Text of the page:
“Clothing is our second skin. The clothes we wear are heavily influenced by our mood and emotions. I believe it can be empowering, it gives you the confidence to do beautiful things.”
Tanmay grew up in India, where he studied computers and completed a masters degree in finance. It was not until later on in his career that he moved into clothing design. “When I was growing up, it was very hard for me to channel my creativity as nobody in my family thought I was creative. At the beginning of my career I took a very conventional path, however this gave me the opportunity to work in the UK. I had never been out of India until I was 25; it put me in a completely new space and dimension.
When Tanmay moved to London, he started working as a business analyst in the city; it was during this time that he became interested in collecting and trading vintage curiosities at flea markets on the weekends. He taught himself how to make clothes by reading books and watching videos on the basics of tailoring and fabric design. In 2014, he decided to make himself an overshirt to sell in a vintage market. It was sold immediately; the buyer came back the following Sunday asking for another shirt. “I was too shy to ask for money for it, I think I sold it for 35 pounds. However, it made me realise that there was an interest in hand-made garments that are plain and simple with no label plastered on the chest. If someone is paying for a beautiful piece of clothing, they are not your walking, talking advertising board. It is all about the wearer.”
Tanmay launched the hand-made clothing label, LaneFortyfive in 2016. “I knew I was a complete outsider; I had no background in fashion or tailoring, however I was far away from the social pressures of India that I had grown up with. My gut feeling was that I should pursue this ambition even if I failed.”
From the start, Tanmay knew he wanted to design unisex clothes, that removed the typical gender stereotypes associated with fashion. “We are still far away from gender equality in society. Making unisex clothing felt very important to me, it is a very small step but an important one to bring to the conversation.”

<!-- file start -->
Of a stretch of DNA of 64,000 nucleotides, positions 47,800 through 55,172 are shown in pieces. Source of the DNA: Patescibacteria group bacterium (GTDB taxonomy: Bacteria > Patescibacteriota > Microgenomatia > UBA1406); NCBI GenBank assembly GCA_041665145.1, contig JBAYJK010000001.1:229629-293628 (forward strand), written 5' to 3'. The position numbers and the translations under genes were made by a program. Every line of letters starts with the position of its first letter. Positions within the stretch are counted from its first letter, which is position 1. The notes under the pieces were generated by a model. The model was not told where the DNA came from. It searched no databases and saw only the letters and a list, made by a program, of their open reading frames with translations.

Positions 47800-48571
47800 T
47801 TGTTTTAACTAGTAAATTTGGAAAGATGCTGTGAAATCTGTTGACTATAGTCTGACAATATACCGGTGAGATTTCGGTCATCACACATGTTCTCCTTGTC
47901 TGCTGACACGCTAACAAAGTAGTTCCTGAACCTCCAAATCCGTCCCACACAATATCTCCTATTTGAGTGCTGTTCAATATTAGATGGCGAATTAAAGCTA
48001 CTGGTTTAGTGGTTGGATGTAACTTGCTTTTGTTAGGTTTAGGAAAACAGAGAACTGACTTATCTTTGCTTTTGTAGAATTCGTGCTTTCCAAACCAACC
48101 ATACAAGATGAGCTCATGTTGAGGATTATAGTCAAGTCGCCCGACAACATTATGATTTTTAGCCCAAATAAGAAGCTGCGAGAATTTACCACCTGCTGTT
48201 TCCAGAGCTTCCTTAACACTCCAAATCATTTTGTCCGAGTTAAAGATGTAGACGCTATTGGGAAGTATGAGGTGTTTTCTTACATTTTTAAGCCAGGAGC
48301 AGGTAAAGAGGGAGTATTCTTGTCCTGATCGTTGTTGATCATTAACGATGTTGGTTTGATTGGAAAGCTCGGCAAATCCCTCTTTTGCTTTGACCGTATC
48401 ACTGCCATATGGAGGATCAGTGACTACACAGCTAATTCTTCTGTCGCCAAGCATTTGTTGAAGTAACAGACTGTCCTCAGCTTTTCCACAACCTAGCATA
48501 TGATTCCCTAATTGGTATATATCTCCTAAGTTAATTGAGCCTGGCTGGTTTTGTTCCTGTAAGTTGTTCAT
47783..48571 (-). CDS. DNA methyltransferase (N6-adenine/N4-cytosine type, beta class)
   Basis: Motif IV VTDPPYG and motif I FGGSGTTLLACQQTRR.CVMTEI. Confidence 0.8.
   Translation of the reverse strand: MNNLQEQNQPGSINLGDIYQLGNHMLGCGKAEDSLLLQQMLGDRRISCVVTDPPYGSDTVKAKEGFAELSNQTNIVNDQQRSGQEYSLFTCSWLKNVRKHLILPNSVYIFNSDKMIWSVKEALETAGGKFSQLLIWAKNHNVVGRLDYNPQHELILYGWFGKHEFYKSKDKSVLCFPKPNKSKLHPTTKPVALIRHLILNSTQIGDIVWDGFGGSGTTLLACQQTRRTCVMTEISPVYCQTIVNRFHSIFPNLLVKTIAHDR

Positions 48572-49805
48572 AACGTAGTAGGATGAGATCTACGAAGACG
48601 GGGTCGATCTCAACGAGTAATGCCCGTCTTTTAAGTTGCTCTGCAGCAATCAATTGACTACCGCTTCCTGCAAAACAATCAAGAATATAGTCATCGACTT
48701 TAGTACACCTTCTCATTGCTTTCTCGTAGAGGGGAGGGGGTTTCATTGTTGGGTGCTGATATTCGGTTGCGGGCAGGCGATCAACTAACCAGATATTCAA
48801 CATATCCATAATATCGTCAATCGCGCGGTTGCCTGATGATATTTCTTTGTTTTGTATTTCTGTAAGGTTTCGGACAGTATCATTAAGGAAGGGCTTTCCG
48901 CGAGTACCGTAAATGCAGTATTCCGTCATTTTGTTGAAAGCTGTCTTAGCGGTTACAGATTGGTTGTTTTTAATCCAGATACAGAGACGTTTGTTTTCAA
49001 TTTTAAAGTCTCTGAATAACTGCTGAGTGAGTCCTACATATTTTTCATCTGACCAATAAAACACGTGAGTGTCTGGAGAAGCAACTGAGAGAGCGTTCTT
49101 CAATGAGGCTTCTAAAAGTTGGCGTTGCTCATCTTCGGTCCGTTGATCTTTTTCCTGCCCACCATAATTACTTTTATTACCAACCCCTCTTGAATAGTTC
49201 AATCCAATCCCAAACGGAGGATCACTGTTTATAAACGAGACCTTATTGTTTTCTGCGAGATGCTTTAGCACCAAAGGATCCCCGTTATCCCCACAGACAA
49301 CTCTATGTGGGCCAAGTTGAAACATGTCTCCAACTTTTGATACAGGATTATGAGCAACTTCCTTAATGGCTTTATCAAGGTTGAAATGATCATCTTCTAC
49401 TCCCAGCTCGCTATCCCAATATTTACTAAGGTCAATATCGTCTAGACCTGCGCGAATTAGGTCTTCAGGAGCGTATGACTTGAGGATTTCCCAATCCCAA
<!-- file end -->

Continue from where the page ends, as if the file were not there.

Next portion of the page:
Lane Fortyfive has a very clear ethos; each garment is made to order, using natural fibres and zero waste. “With every 100 pounds we make on a garment, we plant two trees in order to give back all the C02 emission we use when we are making, packaging and transporting our clothes. Back in 2016, sustainability in fashion was still very new; I think now it has become a key word that brands use to sell clothes rather than making it part of their everyday process. Still a lot of people within the fashion industry don’t know that to make a simple organic cotton t-shirt you need about 10,000 litres of water to grow that much cotton.”
Tanmay explains that with bespoke clothing, you value the finished garment because you are part of the creative process. You are working with the tailor from the beginning, choosing the fabric and having the size altered to fit your needs. “We will reduce waste consumption considerably if we buy less and instead think about clothing that is designed to last longer.”
Last year, Tanmay was in India shooting his collection ‘procrastinate, we’ when lockdown hit. After a difficult time of isolation, he struggled to find inspiration and to be creative. The concept of the new collection ‘Come Again’ was the idea of returning to his artistry. His designs have a simple, structural elegance; dark olive wool jackets, burnt orange tweed and pleated wool trousers. Recent photographs, captured by Tanmay, show flat marshlands and heavy skies that are pierced with large brutalist batteries made during WW2. “The leaning concrete structures are under the sea for most of the day, lost beneath the surface, but they come out again for us to see early in the morning. I wanted to shoot here because this image reflects my story behind the collection.”
Tanmay has started a new collaborative project with the UK design brand Studio Kettle to create a hatwear collection, ‘Enter Hoodlums.’ Back in 2019, Studio Kettle was created by designers Alexander Jones and Lauren Wilson in Hull. They hold a very similar philosophy to LaneFortyfive by thinking about the historical narrative of the garment, the process of craft and our relationship to what we consume. “I wanted to collaborate with Studio Kettle, because their work is more than just the product, there is a personal, thoughtful touch to their handmade designs. I personally only started wearing hatwear in the last couple of years, so it was only a matter of time before I wanted LaneFortyfive’s own hat designs. As a starting point, the hats are inspired by the headwear donned by British sea folk and traditional fishing folk.” His plan is to shoot the new collection once we come out of lockdown, so keep your eyes peeled. Tanmay’s vision is constantly moving into new realms but he always holds at the core, a clear ethical ethos and a strong moral compass about clothing design.
All images captured by Tanmay Saxena